It costs you much more to find out and fix problems, after you’ve launched it.
Until you put a real person in front of whatever you’re creating, it’s all opinion.
And, no, designers and clients (and their family members) aren’t real people.
What advice do you have for designers struggling with the pace of technological change?
Don’t try and keep up with everything. It’s impossible. Pick an area that really interests you and go deep into it. Forget the rest and become an expert. Commit.
The future is not bright for generalists.
Finally, I appreciate we are navigating uncertain times so predictions are difficult at the moment – but what do you think will be the most critical factor to shape design practice in the next 2 years?
The critical factor will be the ability of designers to prove the value of design to their organisations.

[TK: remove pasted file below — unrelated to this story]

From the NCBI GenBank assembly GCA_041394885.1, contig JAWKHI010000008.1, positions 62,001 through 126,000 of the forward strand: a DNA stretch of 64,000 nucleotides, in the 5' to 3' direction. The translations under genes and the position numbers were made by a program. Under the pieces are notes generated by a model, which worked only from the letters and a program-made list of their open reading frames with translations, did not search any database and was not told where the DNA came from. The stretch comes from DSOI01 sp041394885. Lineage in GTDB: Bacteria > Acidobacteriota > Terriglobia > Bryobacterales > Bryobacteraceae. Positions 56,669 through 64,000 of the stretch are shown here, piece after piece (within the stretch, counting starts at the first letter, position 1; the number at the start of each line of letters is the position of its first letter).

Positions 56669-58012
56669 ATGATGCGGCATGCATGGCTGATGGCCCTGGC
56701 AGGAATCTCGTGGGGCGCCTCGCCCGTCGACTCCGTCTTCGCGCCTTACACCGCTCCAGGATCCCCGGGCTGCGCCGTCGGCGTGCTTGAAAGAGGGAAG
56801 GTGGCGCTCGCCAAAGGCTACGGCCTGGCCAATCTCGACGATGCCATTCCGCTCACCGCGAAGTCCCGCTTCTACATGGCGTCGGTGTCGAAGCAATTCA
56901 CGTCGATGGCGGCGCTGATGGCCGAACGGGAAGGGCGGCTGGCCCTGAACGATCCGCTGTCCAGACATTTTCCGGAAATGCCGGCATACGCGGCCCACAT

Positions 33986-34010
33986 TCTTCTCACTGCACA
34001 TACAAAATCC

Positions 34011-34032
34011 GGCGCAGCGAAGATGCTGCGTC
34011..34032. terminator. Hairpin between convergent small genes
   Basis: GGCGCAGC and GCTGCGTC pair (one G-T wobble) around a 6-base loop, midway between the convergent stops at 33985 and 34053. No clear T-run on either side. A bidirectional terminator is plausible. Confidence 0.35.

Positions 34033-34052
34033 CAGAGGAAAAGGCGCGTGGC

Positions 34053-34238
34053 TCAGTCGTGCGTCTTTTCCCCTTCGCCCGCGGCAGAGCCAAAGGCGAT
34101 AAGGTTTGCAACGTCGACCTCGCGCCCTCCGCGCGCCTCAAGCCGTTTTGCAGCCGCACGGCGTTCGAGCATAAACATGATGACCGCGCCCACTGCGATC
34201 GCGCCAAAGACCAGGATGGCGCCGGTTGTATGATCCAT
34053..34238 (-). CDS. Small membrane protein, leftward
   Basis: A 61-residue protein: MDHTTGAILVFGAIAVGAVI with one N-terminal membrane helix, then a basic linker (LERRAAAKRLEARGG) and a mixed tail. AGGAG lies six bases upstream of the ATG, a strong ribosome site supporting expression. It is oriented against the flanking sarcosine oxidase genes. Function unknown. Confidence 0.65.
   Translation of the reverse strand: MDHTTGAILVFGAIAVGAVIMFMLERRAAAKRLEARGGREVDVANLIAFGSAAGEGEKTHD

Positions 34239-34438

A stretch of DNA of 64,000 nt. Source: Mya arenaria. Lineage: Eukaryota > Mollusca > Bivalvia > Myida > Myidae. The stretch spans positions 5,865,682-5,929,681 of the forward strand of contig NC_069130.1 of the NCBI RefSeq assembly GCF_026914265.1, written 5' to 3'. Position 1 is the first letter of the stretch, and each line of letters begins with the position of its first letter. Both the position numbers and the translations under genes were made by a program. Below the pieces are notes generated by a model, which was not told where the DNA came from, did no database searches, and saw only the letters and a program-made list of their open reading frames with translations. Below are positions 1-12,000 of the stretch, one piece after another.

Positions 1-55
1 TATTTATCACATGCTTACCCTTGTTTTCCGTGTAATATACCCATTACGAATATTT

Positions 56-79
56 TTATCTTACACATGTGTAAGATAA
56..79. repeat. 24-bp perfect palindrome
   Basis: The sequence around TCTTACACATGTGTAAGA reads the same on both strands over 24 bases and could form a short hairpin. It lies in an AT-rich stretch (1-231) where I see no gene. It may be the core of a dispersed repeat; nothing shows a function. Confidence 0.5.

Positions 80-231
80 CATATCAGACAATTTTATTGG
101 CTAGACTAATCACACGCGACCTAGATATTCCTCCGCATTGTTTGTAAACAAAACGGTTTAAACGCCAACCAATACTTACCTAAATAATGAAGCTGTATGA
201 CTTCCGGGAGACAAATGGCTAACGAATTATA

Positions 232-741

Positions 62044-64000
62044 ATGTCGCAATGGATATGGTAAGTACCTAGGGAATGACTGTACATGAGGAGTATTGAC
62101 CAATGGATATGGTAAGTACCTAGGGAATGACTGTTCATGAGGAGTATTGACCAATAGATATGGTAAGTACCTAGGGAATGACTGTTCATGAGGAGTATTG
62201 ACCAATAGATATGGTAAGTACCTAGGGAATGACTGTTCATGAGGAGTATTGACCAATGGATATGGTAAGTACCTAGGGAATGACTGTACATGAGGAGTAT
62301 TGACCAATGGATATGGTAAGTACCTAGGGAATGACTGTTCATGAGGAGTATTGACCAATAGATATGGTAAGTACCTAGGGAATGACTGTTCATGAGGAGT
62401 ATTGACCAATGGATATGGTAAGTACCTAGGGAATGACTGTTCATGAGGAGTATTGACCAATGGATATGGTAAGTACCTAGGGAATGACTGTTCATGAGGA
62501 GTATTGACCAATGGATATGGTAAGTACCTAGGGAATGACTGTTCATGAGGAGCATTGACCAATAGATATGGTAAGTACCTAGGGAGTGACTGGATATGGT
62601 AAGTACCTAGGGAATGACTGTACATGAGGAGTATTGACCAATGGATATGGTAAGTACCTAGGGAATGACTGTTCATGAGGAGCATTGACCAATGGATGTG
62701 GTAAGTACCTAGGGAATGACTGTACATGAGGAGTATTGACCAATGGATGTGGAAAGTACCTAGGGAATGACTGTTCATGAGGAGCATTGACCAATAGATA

Given the uncertainty and severity of this new economic environment, organisations are making decisions – right now – about what is essential and what isn’t.
For most of them, there’s going to be a very natural and strong desire to contract, to cut back, to stop doing any activity that isn’t clearly adding to the ‘bottom-line’.
This presents a massive challenge for internal leaders of design as well as external design partners.
Our value as a profession will, once again, be called into question. The positive gains we’ve made over the past decade are at stake.
As a result, so is the future health of our organisations cultures and their ability to create quality experiences.
But now’s not the time to despair. It’s time to get serious about building belief in design, at every opportunity.